The SharePoint Implementation Market needs to grow up!

We’ve all watched the industry make the most of the "SharePoint boom" that Microsoft has created by releasing SharePoint 2007 in 2006. This led to various problems in the market surrounding the product.

How did this unravel?

  • significant issues in the initial RTM release
  • no governance up front by Microsoft on how to implement solutions on top of SharePoint
  • immature SharePoint Solution Integrators (SI’s) who implemented poor solutions
  • slightly more experienced SI’s going in and patching up the damage caused by the first attempt at the solution

This has led to a huge misconception of the product and lots of SI’s walking away from SharePoint projects due to getting seriously burnt and it all "being just too hard".

Why did it happen?

We’ve all seen the devastation its caused in the market place for various reasons:

Everyone is doing everything

"This is a platform people!"…treat each implementation as another solution on a single maintained infrastructure! Don’t let SI’s come in and do everything, it’s unlikely they’ve got the skill sets to do both Infrastructure AND Solutions! There are immense skills sets to do this, SI’s should stick to what they’re good at:

  • If they are known for implementing networks and servers they’re unlikely to be any good at implementing a Document Management System on top of SharePoint.
  • If they are known for implementing a Document Management System on top of SharePoint, they’re unlikely to be able to architect networks and servers!

Hopefully you get where I’m coming from! It also means that your people have to know so much and training people up becomes a nightmare. The other issues is you have pockets of knowledge and usually too much dependency on one person in the team. This results in SI’s dumping junior guys into implementations where they’re learning on the job, but being charged out at "SharePoint Developer" rates.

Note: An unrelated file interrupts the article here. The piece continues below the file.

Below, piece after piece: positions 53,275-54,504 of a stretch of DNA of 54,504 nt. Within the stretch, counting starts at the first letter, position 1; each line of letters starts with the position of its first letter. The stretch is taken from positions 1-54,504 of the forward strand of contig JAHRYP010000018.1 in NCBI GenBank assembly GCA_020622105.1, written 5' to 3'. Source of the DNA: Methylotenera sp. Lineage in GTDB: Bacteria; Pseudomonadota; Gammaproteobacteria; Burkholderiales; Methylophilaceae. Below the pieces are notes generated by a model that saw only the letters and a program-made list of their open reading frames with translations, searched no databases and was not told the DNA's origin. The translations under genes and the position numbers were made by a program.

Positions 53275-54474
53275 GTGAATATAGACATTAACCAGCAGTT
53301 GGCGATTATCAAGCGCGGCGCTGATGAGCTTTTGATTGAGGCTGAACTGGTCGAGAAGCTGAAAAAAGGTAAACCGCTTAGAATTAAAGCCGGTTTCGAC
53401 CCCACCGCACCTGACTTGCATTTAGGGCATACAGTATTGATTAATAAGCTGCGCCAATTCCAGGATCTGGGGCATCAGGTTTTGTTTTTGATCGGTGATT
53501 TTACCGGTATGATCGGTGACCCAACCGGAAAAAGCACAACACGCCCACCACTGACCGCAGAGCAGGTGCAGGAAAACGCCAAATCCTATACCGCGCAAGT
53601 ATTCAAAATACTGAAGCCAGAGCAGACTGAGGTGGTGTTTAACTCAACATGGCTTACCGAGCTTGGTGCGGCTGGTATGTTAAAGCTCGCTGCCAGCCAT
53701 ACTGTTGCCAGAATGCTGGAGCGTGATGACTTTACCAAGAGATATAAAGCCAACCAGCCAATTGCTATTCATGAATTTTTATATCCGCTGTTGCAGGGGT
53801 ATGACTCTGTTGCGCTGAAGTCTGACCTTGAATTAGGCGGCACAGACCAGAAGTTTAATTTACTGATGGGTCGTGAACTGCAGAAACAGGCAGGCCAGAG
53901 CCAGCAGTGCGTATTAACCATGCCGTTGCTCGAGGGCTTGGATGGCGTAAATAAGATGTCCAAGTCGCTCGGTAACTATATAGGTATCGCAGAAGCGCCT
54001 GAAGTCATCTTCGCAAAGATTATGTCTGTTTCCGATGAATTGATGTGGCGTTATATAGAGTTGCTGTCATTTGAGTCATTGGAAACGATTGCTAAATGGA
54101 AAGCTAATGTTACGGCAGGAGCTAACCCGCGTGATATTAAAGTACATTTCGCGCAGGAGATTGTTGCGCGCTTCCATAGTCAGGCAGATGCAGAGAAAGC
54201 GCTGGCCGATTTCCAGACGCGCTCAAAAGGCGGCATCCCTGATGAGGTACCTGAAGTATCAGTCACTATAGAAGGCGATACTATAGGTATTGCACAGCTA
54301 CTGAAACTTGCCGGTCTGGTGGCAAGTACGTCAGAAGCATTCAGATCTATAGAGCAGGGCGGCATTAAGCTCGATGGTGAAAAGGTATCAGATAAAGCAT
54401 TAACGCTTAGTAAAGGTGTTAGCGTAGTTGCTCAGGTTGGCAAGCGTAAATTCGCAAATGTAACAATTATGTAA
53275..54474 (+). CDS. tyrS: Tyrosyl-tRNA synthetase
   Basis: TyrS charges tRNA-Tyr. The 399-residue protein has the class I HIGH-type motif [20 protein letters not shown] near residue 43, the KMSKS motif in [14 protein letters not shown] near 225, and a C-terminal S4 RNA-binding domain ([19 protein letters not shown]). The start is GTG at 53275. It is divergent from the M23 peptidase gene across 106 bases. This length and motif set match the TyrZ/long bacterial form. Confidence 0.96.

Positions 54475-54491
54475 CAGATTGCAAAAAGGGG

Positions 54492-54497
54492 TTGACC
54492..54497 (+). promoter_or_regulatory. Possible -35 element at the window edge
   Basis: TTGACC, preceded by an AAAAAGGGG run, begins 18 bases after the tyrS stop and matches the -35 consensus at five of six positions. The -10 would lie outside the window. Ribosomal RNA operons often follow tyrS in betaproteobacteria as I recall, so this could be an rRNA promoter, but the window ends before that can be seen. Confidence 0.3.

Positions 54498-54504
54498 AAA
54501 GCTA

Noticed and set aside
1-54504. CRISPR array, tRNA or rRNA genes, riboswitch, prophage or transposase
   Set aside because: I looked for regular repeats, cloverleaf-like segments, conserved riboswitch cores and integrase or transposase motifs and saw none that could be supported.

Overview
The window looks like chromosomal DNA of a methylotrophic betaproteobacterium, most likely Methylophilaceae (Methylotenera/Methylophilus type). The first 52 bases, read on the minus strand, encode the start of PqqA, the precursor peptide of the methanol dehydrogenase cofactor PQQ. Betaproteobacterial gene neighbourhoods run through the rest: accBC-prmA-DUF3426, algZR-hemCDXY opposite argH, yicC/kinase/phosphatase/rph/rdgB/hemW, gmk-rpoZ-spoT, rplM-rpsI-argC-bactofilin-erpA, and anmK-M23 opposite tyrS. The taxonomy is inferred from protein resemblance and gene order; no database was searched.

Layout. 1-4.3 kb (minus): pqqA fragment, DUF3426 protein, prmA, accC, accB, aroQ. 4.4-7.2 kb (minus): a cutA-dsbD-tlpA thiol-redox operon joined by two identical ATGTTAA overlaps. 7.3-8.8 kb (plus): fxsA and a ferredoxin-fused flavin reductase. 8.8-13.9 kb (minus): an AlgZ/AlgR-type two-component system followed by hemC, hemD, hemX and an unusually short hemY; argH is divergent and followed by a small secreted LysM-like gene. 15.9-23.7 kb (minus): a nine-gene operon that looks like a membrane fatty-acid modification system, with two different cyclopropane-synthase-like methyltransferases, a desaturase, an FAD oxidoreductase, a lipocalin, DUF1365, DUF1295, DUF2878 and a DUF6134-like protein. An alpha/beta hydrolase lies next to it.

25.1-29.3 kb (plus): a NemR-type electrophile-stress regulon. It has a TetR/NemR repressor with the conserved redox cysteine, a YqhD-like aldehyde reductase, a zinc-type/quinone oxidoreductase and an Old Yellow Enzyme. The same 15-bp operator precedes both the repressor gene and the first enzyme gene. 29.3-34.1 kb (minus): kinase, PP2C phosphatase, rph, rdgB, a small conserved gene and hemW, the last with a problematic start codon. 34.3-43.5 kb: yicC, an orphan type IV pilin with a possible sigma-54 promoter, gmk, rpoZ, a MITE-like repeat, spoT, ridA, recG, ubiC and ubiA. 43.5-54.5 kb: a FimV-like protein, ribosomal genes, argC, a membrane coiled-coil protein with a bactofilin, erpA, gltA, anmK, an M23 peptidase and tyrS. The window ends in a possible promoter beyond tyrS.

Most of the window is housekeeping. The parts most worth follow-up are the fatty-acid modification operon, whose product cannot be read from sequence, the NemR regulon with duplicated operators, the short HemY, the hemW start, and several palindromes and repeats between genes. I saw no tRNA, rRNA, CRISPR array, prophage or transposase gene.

I’ll finish this bit with a question…"Would you let an electrician come back and hang some doors in your house?" e.g. "Would you let server admin guys write CSS and XHTML to build your Internet Site in SharePoint?" The sad thing is plenty are!

Microsoft’s "Certification"

I can confidently say this now as I have all four MCTS certifications for SharePoint, which are broken up into Administration and Development for both MOSS and WSS.

This really doesn’t test anyone’s skills deep enough to be worthy of a certification compared to other Microsoft certifications out there. If you took on someone who had an MCTS in MOSS Development and ask them to go implement a large scale Business Data Catalogue solution or InfoPath solution, they’d be stumped.

The certifications just don’t go deep enough and SI’s and Organisations just assume that an MCTS MOSS Dev certified developer can do everything in the MOSS stack which is ridiculous!

"Dog of all trades, master of none"

Organisations buy into the marketing and then realise that there is a lot of implementation to be done after it’s all installed to make it operational. Blogs are no where near ready for Enterprise 2.0 out of the box! Check out my Leveraging the SharePoint Platform series to read more on this.

Cutting Corners

There are so many ways to do things in SharePoint (see SharePoint Implementation Approach Comparison Chart) and usually because it’s such a complicated and expensive process to purchase and deploy the base platform, when it comes to implementing the initial solutions such as Intranets…corners are cut! Mostly by not investing the time in Developing Solutions properly and just hacking away at out of the box files because its quicker.
A lot of projects have been awarded to the SI who had the cheapest quote and it’s usually due to the overhead costs of doing things properly over getting it done. This always bites the Organisation up the backside, but by that point its too late!

Upgrades too hard